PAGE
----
Last Updated on May 9, 2015, by eNotes Editorial. Word Count: 179
Context: Beguiled by Satan in the shape of a beautiful serpent, Eve finally is persuaded to eat of the fruit of the tree of knowledge, fruit which God has commanded man not to taste or touch. Later, out of jealousy that she is created unequal to Adam, she will persuade him, too, to eat. At the moment she is content to gorge herself without restraint, her ambition and her pride leading her to wish to eat of the fruit till she be the equal of the gods. Faithful to epic tradition, Milton introduces at this point of the poem portents of what is to follow. When Eve disobeys God's injunction by eating of the fruit, nature herself sighs and gives omens of the unhappiness that is to be visited on the world as a result of Eve's act. As the poet describes the scene:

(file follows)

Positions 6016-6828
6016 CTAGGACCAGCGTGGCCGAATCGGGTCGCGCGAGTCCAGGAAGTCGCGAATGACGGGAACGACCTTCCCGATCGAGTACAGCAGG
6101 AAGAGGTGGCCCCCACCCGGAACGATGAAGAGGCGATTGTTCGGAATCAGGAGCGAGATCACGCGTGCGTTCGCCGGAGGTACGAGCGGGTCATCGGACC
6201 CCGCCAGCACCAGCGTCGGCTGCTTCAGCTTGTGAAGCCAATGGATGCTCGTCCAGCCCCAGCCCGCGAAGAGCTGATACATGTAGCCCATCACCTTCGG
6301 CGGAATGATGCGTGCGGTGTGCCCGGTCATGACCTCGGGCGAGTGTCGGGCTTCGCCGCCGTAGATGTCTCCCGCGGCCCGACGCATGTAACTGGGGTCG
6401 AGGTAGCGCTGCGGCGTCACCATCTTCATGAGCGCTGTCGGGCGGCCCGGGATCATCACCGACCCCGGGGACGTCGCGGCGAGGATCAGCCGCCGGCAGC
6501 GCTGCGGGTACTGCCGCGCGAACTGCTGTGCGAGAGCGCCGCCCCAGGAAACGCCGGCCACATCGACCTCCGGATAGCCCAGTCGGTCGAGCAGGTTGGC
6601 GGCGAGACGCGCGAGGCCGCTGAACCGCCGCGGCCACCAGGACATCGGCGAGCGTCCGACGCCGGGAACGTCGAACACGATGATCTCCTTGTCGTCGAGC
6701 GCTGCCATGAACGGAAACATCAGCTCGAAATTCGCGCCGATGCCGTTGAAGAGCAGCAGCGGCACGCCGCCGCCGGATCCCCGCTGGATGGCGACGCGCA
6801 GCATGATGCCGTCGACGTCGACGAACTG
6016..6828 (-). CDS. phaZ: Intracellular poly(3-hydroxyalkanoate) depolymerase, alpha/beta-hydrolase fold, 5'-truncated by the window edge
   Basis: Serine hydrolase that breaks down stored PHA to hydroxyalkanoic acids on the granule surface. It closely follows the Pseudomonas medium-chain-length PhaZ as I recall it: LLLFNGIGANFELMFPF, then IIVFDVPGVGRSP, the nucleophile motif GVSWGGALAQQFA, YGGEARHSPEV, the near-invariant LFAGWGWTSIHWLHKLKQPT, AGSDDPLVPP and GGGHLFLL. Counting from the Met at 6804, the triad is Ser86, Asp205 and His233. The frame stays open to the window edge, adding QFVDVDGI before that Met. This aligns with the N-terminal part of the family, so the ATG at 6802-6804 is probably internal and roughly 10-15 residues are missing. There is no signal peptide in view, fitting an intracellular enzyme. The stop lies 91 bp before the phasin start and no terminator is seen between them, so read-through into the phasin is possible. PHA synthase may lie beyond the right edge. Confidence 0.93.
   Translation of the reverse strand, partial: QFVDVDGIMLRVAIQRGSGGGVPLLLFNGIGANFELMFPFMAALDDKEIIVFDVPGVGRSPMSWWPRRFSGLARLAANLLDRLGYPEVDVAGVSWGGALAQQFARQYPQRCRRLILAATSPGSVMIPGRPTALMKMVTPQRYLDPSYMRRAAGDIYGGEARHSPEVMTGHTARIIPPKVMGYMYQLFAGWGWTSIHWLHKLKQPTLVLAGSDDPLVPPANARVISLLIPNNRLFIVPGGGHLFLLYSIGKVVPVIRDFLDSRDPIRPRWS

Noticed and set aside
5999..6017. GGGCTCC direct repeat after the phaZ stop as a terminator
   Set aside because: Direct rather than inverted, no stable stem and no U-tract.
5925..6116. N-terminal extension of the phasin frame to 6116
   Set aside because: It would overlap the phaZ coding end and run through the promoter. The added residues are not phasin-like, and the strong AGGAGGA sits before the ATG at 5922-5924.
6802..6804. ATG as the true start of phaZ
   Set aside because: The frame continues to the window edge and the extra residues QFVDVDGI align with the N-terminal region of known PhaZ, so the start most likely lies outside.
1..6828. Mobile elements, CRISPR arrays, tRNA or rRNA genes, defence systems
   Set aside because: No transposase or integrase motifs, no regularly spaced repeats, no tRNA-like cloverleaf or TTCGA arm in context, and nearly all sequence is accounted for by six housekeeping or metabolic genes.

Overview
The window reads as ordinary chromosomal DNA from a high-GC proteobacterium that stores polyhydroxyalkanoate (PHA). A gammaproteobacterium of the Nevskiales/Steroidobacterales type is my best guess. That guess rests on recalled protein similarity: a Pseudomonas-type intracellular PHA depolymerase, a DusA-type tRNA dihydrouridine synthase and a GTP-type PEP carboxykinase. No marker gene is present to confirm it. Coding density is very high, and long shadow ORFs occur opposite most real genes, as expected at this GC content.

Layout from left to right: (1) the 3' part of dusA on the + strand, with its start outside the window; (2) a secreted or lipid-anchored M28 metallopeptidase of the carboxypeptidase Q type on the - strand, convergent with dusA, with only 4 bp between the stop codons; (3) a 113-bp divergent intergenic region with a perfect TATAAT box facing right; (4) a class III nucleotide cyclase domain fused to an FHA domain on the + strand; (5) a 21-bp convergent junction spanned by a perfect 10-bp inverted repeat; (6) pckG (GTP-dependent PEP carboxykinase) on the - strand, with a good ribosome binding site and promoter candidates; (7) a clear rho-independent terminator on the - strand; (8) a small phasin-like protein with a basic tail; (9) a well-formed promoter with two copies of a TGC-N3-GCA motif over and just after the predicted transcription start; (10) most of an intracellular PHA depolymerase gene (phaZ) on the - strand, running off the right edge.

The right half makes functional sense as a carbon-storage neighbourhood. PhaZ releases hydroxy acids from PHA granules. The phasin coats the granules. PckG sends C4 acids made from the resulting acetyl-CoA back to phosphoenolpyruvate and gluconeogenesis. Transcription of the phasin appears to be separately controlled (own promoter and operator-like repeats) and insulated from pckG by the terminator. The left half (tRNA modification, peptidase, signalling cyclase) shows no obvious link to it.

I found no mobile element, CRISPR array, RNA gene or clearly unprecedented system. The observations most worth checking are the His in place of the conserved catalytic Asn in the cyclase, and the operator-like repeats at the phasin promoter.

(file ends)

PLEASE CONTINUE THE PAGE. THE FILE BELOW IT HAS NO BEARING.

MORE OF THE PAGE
. . . her rash hand in evil hour
Forth reaching to the fruit, she plucked, she eat:
Earth felt the wound, and nature from her seat
Sighing through all her works, gave sign of woe,
That all was lost.
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